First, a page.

The United Kingdom will on Tuesday, December 8, 2020, commence the administration of the first doses of the Pfizer/BioNTech vaccine against COVID-19.
This was announced on Friday by Chris Hopson, head of NHS Provider, a membership organization for the National Health Service trusts in England.
Speaking to the BBC, Hopson said: “There are 50 hospital hubs and we know the vaccine will reach those to enable people to start vaccinating on Tuesday.”
Asked if there was any target for the number of vaccines to be administered on Tuesday, Hopson said “as many as possible”, but stressed that the bulk of the immunization program would be carried out from January to March, 2021. “It’s a marathon, it’s not a sprint,” he said.
Recall that the UK had on Wednesday, December 2, 2020, approved a vaccine for Coronavirus, becoming the first country to approve a vaccine in the world.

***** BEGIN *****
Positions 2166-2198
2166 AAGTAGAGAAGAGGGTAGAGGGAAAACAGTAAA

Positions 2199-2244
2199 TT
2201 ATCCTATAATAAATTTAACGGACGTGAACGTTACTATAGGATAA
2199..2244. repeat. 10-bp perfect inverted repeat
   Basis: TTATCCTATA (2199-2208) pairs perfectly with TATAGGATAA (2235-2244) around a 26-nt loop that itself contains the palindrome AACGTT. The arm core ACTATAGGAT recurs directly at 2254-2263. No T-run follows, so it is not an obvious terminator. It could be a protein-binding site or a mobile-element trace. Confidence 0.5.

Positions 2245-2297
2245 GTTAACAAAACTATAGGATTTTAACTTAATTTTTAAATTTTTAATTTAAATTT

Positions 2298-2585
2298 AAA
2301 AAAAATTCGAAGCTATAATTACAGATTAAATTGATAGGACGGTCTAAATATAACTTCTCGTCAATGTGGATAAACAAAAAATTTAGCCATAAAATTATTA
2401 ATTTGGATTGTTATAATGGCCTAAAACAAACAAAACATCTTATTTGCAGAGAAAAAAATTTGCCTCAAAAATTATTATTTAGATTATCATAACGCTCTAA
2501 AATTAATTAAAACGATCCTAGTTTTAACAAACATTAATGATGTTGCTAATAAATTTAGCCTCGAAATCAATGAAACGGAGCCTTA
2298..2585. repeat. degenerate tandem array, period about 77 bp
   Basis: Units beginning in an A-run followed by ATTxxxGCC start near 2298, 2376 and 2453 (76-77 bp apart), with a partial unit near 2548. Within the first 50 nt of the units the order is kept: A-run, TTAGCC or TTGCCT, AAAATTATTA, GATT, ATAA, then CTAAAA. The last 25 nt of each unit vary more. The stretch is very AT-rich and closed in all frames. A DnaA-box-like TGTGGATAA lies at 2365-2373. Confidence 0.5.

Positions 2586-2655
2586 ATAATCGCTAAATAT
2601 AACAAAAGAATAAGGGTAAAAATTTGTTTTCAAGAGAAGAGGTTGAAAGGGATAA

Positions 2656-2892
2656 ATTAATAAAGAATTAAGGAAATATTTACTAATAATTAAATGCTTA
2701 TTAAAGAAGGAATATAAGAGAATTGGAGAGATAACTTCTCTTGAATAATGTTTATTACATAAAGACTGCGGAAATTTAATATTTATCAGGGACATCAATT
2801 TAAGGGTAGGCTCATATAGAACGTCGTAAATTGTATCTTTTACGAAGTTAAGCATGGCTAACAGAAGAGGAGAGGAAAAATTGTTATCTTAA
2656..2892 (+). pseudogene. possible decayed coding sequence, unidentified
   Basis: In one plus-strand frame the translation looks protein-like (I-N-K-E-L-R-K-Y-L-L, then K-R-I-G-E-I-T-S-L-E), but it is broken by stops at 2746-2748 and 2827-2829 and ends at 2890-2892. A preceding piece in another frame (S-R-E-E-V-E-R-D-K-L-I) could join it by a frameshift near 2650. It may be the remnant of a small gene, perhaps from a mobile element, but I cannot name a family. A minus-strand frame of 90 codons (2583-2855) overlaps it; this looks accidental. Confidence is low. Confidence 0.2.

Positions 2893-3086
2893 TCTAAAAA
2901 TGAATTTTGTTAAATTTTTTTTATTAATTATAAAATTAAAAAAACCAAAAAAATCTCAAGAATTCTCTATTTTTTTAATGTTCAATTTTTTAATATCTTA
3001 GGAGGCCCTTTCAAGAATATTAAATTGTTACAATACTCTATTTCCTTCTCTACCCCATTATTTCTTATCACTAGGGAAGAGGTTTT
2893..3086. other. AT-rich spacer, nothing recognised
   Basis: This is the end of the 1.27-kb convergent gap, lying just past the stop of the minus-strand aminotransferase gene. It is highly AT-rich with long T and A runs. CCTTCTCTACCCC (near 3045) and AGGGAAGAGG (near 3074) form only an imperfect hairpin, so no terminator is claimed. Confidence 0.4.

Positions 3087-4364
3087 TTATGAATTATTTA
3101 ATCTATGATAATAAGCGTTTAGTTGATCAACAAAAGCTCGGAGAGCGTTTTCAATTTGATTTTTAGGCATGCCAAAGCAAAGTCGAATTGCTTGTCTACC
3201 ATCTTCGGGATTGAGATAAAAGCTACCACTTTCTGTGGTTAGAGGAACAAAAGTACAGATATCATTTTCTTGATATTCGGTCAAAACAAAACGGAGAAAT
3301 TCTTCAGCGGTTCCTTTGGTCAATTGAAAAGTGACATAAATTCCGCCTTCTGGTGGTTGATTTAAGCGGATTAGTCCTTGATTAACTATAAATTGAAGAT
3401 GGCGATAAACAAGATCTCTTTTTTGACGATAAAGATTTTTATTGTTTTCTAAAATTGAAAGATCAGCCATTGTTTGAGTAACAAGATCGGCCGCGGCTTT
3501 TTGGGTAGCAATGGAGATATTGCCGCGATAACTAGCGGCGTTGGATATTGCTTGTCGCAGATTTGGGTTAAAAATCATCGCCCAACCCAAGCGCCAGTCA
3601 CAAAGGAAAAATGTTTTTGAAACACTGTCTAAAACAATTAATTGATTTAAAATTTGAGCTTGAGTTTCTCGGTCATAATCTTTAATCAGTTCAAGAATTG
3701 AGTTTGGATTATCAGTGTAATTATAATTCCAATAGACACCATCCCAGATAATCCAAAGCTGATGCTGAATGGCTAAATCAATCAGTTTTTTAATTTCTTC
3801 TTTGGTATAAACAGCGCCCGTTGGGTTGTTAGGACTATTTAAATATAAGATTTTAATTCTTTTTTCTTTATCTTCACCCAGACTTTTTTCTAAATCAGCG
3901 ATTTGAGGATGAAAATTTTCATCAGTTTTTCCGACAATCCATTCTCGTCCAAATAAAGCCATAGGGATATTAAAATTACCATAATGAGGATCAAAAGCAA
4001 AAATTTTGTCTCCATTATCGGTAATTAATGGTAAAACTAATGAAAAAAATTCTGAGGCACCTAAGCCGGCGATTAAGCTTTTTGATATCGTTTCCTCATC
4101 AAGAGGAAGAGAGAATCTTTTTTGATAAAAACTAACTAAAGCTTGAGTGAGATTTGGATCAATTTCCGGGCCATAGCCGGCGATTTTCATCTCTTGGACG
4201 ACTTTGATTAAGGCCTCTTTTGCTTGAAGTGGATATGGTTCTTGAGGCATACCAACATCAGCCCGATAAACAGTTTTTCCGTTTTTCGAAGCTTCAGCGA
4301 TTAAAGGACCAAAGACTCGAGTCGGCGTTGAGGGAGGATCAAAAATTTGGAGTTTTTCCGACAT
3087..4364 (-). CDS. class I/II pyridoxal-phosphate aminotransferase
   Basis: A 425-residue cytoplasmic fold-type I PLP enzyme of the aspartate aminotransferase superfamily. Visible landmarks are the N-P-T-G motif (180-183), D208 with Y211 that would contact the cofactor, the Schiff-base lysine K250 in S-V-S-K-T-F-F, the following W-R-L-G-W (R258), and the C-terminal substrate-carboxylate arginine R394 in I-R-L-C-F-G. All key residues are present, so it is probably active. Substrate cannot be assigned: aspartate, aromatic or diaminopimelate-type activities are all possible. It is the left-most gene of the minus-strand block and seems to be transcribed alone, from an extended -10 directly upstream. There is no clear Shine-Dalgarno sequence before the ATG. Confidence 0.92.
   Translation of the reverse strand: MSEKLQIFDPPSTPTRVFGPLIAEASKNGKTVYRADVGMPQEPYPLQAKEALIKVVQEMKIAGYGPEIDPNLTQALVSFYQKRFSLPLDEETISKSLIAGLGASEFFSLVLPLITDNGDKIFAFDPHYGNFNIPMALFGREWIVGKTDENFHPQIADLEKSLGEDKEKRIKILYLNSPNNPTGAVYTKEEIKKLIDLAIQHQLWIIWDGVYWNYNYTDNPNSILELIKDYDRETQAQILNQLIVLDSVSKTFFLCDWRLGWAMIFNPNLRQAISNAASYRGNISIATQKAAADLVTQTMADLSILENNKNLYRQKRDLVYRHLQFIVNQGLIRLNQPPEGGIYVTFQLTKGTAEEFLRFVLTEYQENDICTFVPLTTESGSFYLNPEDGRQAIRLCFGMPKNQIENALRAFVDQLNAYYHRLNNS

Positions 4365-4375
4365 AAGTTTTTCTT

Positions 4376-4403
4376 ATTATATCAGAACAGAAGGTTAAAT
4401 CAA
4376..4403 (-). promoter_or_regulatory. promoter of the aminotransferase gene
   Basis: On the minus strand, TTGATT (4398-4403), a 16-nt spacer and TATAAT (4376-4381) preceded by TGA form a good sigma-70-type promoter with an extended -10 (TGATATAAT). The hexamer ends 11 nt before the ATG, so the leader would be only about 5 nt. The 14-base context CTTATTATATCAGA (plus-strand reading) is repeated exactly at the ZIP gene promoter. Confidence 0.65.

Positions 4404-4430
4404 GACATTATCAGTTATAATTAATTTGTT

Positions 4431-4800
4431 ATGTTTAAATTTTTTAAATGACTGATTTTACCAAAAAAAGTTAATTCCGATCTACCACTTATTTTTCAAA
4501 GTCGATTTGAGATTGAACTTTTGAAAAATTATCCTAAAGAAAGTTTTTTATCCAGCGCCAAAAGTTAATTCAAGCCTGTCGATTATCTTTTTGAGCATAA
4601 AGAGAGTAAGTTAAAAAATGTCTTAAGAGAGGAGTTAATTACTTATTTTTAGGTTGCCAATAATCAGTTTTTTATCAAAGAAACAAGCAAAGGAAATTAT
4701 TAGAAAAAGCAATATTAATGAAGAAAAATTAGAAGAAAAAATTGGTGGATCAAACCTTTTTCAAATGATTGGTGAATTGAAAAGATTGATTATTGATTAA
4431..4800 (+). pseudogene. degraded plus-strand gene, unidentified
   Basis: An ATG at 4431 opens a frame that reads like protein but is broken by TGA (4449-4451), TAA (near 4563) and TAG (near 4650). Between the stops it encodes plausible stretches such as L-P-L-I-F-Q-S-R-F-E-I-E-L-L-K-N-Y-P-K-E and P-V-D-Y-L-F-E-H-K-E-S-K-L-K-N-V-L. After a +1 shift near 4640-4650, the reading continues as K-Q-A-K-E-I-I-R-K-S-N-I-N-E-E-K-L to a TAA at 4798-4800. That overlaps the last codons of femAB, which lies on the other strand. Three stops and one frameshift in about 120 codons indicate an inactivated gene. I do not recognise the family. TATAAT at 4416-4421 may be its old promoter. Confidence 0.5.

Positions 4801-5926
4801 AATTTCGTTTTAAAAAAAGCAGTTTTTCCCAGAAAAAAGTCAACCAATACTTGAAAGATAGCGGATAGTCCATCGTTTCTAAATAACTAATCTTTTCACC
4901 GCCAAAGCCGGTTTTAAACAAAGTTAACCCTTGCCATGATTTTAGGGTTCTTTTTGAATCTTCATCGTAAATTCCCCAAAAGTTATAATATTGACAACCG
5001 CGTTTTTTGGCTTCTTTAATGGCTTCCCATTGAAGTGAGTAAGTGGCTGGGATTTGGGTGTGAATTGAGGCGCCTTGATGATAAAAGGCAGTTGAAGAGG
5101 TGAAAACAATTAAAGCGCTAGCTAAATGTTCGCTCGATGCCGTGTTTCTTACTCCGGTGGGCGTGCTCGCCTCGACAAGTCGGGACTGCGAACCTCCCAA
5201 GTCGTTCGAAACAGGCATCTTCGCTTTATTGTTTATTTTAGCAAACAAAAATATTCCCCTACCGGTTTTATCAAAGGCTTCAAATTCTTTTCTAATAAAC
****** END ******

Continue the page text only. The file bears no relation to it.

Similarly, Hospitals in the Russian capital, Moscow, will begin vaccinating people against COVID-19 from Saturday.
President Vladmir Putin has ordered the start of treatment for people most at risk of contracting the disease.
It will start with people working in schools and the health sector as well as social workers.
Russia is using its own vaccine, commonly known as Sput-nik V, which was registered for emergency use in August.
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